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Church of St Mary

A Grade II* Listed Building in Chichester, West Sussex

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Coordinates

Latitude: 50.83 / 50°49'47"N

Longitude: -0.7664 / 0°45'58"W

OS Eastings: 486976

OS Northings: 104108

OS Grid: SU869041

Mapcode National: GBR DGS.YWQ

Mapcode Global: FRA 968X.57Y

Entry Name: Church of St Mary

Location: Chichester, Chichester, West Sussex, PO19

County: West Sussex

District: Chichester

Parish: Chichester

Traditional County: Sussex

Lieutenancy Area (Ceremonial County): West Sussex

Listing Date: 5 July 1950

Last Amended: 20 July 2010

Grade: II*

Source: Historic England

English Heritage Legacy ID: 300303

Source ID: 1354384

Listing Text

This list entry was subject to a Minor Amendment on 25/09/2014

593/23/394 WHYKE ROAD
05-JUL-1950 (East side)
CHURCH OF ST MARY

(Formerly listed as:
RUMBOLDSWHYKE
CHURCH OF ST RUMBOLD)

II*
DATES/ARCHITECTS
The nave and chancel date to the C11, the church was refenestrated and given some new liturgical fittings such as piscinas in the early C13. The church was very little changed until 1866, when a N aisle was added. A NE organ chamber was added in 1890. It was restored again in the mid C20, but was made redundant in the late 1970s. It was converted to offices by CMA architects in 2002.

MATERIALS
Flint rubble with some Roman tile, stone dressings, some old render on S side, E end of chancel also rendered, tiled roofs. Inserted steel and timber mezzanine, with timber and ply lavatories and kitchen below it at W end. Interior largely painted and plastered.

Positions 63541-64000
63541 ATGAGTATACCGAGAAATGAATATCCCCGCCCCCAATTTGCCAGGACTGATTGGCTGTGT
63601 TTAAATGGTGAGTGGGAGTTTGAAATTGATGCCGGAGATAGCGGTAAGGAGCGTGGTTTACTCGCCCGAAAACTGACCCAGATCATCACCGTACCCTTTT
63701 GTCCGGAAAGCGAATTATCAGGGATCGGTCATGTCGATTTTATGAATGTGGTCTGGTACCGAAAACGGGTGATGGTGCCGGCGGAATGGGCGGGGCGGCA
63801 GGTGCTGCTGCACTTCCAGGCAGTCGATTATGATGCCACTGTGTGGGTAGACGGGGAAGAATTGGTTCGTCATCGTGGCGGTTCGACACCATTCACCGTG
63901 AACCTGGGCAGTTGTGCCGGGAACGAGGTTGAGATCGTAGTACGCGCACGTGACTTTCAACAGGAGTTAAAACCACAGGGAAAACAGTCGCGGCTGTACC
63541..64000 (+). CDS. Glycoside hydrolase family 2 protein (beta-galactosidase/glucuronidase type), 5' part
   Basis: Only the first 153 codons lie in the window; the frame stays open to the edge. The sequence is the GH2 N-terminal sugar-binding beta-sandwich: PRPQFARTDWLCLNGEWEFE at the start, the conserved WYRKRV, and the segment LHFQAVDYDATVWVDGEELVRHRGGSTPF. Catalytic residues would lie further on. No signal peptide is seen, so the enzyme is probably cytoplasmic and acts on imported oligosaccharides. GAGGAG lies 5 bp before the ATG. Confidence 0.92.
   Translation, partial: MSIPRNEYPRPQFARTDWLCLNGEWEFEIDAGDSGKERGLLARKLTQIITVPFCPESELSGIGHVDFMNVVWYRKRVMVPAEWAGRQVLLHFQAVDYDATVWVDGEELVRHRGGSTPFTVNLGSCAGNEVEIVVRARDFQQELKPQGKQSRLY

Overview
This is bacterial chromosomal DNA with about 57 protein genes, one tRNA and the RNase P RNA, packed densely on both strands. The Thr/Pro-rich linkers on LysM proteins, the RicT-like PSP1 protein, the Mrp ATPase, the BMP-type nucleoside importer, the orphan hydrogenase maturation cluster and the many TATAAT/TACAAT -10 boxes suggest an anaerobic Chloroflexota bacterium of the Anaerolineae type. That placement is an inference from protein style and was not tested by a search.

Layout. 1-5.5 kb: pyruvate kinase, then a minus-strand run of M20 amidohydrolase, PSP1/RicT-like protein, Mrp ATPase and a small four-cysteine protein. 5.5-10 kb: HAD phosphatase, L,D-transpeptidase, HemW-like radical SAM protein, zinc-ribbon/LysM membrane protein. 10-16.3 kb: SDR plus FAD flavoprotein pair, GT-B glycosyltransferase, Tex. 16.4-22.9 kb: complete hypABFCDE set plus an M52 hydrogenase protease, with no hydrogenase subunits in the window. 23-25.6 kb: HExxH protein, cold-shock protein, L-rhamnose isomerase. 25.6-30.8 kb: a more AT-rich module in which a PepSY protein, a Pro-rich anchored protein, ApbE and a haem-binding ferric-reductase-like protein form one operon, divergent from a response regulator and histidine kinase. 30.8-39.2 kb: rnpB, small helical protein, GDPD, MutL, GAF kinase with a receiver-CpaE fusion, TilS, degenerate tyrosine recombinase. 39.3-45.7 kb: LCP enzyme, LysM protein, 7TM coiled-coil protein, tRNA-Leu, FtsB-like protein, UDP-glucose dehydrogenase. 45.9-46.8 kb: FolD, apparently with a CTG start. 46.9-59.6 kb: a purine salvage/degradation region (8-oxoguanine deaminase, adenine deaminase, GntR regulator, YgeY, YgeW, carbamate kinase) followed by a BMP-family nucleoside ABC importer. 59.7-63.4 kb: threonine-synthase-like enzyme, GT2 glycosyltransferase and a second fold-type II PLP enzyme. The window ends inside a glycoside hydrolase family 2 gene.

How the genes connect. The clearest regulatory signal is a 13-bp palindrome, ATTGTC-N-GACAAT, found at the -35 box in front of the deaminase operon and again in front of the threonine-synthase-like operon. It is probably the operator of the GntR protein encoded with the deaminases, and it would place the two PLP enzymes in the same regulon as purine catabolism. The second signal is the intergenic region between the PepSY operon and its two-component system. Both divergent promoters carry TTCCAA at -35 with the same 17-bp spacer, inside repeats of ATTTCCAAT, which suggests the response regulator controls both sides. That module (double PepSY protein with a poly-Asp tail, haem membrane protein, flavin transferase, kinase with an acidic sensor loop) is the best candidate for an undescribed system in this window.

PLAN
Nave with N aisle, chancel with NE organ chamber. Mezzanine in nave.

EXTERIOR
Enormous, crudely tooled, C11 quoins survive at the SW and SE corners of the nave, and at the SE corner of the chancel. Traces of the nave NW quoin also remain. The other original quoins are reused on the N aisle NE and NW corners.

There is a small bell cote on the nave W gable. The W wall had a door with a lancet above until the C19, when both were replaced by the present two-light window. The nave S wall has a C13 roll moulded S door and a single, tall, early C13 lancet. The chancel S wall has two lancets, that to the west being longer, and there is another lancet in the E wall. The N aisle has a single lancet in the E wall and pairs of smaller lancets in the N wall. The N wall is low, and the roof has a long slope.

INTERIOR
The interior is now dominated by the late C20 mezzanine in the nave, which is hung with tension cables from the nave roof beams. The plain C11 chancel arch is round-headed on plain, chamfered imposts and has crude tooling. C19 N aisle of 3 bays in an early C13 style has slightly chamfered pointed arches on polygonal piers with elegant waterleaf capitals and waterholding bases. The responds have moulded imposts. The N organ chamber opens from the chancel though a large pointed, slightly chamfered arch with two smaller, steeply pointed sub arches within it. The sub-arches are set on a single round pier with a square moulded capital and moulded base. A small, C12 window with a pointed head now opens internally above the pier. The outer arch replaces a pointed medieval arch that opened into a shallow recess of unknown medieval date. The nave roof has 5 old tie beams with queen posts, possibly C18, but the rafters are entirely closed in with C20 panels. C19 wagon roof in chancel, divided into panels with roll moulded beams and ribs. The aisle roof has exposed principal rafters and purlins, but is otherwise plastered in.